Dear Dr. B: My mother-in-law is 60 years old. She is quite healthy. But she is having cramps in her legs. From the toes to the side of her legs, inside and up to her hips. What can she do to relieve this pain?
A concerned daughter-in law sent me this question. It is not an uncommon complaint among women and some men. My own mother has had a similar complaint for many years.
So, I was quite interested in a recent issue of the New England Journal of Medicine (NEJM) which had a clinical practice article called Restless Legs Syndrome (RLS).
The article gives an example of a 45-year-old woman having had nightly insomnia for years. She reports having uncomfortable sensations in her legs when she lies down at night. She describes a feeling of needing to move her legs, which is relieved only by getting up and walking around.
This lady has RLS. It is also known as Ekbom’s syndrome. It is a neurological disorder. About three to 15 per cent of the population is affected. It is more common in women than men. The prevalence increases with age. There may be a family history of the condition.
The following features should be present to make a diagnosis of RLS:
-A distressing need or urge to move the legs, usually accompanied by an uncomfortable, deep-seated sensation in the legs that is brought on by rest (sitting or lying down), relieved with moving or walking, or worse at night or in the evening.
-Features frequently associated with the syndrome are: involuntary limb movements while patient is awake and/or periodic limb movements while patient is asleep.
The diagnosis of RLS is based on the clinical history. RLS may be a symptom of iron deficiency therefore the iron status should be assessed. No other laboratory tests are routinely indicated.
What about our readers mother-in-law?
She may have RLS but we do not know all her symptoms. There are many other conditions which cause leg pains and cramps especially at the end of the day or at night.
Some common causes are: muscle fatigue, strain, injury, or depletion of certain minerals such as potassium, calcium, sodium, and magnesium (particularly when taking diuretics). Trouble with the veins and arteries; arthritis or gout; neuropathy (nerve damage) or Sciatic nerve pain (radiating pain down the leg) caused by a slipped disk in the back. There may be other causes as well. Medications like steroids can induce leg pain.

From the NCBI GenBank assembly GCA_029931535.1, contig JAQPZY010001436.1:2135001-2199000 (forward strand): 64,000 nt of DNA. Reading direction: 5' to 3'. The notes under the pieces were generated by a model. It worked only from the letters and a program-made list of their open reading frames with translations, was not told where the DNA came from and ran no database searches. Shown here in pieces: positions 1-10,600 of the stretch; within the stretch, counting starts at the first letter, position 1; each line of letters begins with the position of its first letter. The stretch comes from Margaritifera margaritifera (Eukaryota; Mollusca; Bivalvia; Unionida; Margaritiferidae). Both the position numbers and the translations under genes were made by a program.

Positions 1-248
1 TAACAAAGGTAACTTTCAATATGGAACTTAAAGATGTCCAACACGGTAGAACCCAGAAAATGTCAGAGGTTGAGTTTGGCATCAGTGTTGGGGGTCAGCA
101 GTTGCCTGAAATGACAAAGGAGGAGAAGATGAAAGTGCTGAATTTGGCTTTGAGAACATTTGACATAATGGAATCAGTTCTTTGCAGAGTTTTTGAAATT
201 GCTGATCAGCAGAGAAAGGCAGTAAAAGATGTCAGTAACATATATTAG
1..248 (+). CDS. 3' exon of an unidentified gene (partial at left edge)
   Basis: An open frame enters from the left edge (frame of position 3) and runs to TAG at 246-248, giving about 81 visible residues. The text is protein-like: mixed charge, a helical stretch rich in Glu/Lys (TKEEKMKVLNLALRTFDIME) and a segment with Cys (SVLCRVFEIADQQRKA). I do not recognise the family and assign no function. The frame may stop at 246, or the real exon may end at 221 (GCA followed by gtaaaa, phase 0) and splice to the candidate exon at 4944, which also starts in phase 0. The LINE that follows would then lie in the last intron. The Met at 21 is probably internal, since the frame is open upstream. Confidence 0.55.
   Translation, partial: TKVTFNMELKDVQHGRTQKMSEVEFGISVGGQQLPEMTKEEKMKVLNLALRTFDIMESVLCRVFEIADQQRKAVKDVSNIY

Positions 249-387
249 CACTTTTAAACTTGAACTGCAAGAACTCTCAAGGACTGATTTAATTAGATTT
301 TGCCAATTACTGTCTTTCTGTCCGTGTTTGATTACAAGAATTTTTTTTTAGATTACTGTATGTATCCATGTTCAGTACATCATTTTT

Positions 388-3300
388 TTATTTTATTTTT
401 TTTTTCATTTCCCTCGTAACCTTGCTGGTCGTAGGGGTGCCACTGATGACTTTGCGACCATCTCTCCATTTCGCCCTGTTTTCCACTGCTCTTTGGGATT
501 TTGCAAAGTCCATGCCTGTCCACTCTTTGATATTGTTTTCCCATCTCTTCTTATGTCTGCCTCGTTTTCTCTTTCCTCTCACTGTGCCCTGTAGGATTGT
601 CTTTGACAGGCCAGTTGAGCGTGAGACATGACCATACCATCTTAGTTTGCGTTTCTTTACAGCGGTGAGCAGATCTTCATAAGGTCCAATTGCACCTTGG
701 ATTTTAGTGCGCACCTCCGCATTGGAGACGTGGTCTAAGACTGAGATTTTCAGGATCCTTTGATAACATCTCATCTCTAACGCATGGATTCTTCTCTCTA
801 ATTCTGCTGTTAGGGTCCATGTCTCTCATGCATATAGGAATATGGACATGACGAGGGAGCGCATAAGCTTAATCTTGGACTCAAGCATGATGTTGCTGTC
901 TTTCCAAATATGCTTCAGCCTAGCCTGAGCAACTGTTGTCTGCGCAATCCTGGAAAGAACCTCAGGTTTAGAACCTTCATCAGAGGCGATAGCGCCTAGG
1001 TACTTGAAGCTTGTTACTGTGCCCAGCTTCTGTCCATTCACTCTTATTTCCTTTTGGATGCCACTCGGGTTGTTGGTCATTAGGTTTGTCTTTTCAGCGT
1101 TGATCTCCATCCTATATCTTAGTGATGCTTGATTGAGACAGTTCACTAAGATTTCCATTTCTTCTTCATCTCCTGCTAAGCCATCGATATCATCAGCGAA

The article says that despite the distinctive clinical features of RLS, there remains substantial variability in responses to treatment and in clinical progression and outcome.
It seems all patients with RLS do not present with classical symptoms. Therefore, my impression is, many patients with leg pain go undiagnosed or inadequately treated.
Is there good treatment for the condition?
For RLS, there are few medications in the market. But the NEJM article says that there is currently inadequate information on the efficacy of medications other than the group of drugs known as dopaminergic drugs. The management of RLS in patients who are pregnant or undergoing dialysis is not clear.
For unexplained leg pain, rest as much as possible. Elevate the leg and take pain medications which you are familiar with. Gentle massage may improve comfort. Heat or cool soaks may help. If pain persists or swelling develops, see your family physician.
For leg pain caused by varicose veins, leg elevation and compression with elastic bandages or support hose can help. Walking is the best way to keep the blood flowing back to the heart from the legs.
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